Follow BaltimoreLuke on Twitter

To top it off, the Orioles didn’t disappoint, as Derrek Lee’s walk-off home run in the bottom of the 12th finished an exciting 5-4 victory for a club badly needing a win after a 3-6 road trip and losing eight of its last 11 overall.

“I knew I got that one,” said Lee about his 381-foot drive into the left-field seats. “I put a good swing on that one. If that one didn’t go over the fence, we would have had some problems.”

Of course, it wasn’t perfect as Baltimore squandered an early 4-0 lead, stranded 13 runners, and went a combined 2-for-14 with runners in scoring position. These are the last-place Orioles, after all, but it was refreshing seeing far more orange and black — with a sprinkling of red from Reds fans making the rare trip to Camden Yards — than empty, green seats at one of the most beautiful, and lonely, parks in baseball. At least for a game that didn’t include the Yankees or Red Sox.

Yes, fans came for the fireworks.

It was union night and Friday student night.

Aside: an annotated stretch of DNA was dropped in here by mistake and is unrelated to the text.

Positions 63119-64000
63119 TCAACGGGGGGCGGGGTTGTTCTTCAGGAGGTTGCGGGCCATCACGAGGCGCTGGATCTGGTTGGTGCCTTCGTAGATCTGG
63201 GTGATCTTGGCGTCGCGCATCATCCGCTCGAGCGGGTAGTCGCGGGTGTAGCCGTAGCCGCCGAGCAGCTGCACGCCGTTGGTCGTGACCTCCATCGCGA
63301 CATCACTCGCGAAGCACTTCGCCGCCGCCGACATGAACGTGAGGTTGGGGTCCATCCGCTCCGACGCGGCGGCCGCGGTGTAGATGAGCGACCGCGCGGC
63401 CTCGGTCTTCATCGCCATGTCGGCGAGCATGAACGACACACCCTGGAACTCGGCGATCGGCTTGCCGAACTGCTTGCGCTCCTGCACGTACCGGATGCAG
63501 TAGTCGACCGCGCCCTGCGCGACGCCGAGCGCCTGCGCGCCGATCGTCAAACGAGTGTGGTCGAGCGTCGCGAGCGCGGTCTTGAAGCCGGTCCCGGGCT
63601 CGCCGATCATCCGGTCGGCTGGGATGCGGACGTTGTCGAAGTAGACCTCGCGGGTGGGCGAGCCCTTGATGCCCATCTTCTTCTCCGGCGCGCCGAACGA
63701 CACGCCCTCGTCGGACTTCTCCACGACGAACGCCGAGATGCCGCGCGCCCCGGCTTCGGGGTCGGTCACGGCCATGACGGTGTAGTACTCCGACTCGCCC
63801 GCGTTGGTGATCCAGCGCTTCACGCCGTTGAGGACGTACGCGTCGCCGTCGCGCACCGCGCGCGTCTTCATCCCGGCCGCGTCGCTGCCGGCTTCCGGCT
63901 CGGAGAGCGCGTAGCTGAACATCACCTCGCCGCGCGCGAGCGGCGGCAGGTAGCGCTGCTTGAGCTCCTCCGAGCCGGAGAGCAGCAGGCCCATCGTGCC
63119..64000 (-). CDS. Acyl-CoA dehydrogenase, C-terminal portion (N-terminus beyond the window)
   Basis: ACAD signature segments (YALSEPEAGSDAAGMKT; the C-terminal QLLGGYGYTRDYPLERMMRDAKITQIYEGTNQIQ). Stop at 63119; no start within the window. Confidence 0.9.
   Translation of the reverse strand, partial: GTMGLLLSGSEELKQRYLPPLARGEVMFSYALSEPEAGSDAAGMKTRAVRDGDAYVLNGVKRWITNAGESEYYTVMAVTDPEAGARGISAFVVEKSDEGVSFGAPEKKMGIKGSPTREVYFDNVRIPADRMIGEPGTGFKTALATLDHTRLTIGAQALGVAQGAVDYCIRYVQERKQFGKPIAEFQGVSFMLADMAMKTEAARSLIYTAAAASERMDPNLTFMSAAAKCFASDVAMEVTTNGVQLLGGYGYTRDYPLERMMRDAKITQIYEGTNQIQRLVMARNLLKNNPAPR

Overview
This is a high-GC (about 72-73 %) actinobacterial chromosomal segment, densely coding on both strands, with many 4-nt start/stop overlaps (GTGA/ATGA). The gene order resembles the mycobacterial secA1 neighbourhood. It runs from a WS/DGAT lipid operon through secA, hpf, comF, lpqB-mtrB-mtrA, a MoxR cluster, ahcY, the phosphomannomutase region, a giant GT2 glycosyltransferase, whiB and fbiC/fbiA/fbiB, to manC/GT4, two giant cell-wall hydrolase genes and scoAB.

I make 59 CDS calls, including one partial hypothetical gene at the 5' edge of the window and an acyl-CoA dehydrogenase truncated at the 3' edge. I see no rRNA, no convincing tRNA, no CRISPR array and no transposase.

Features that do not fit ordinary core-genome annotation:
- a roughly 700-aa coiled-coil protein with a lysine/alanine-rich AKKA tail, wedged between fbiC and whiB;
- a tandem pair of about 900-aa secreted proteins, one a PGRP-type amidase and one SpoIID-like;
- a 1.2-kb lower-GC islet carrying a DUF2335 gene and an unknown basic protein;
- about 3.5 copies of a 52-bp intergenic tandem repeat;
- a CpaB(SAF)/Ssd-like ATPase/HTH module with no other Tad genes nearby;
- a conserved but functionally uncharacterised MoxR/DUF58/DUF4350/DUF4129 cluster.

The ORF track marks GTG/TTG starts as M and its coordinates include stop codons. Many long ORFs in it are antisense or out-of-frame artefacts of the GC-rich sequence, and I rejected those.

They came to see a Cincinnati team not named the Bengals — who also happens to be the defending National League Central champion — playing in Baltimore.

Regardless of the reason, the outcome gave all those people a reason to come back.

“I’ve always felt like when you have a good crowd you want to [watch] a good game and go home and want to come back and enjoy the experience,” manager Buck Showalter said. “I’ve always felt a little added, I don’t want to say pressure, but you really want them to have their day at the park and the Orioles win and then want to come back and be a part of it.”

Showalter understands how important it is for the Orioles to capitalize on these rare occasions when the ballpark is full and to provide a product people want to see again sooner rather than later. It’s a gesture far more meaningful than the single victory that pulled the team to within five games of the .500 mark.

Of course, it doesn’t happen overnight. The results on the field will dictate when — and if — the fans return to Camden Yards, but Friday night was plenty of fun for anyone who flocked to the ballpark.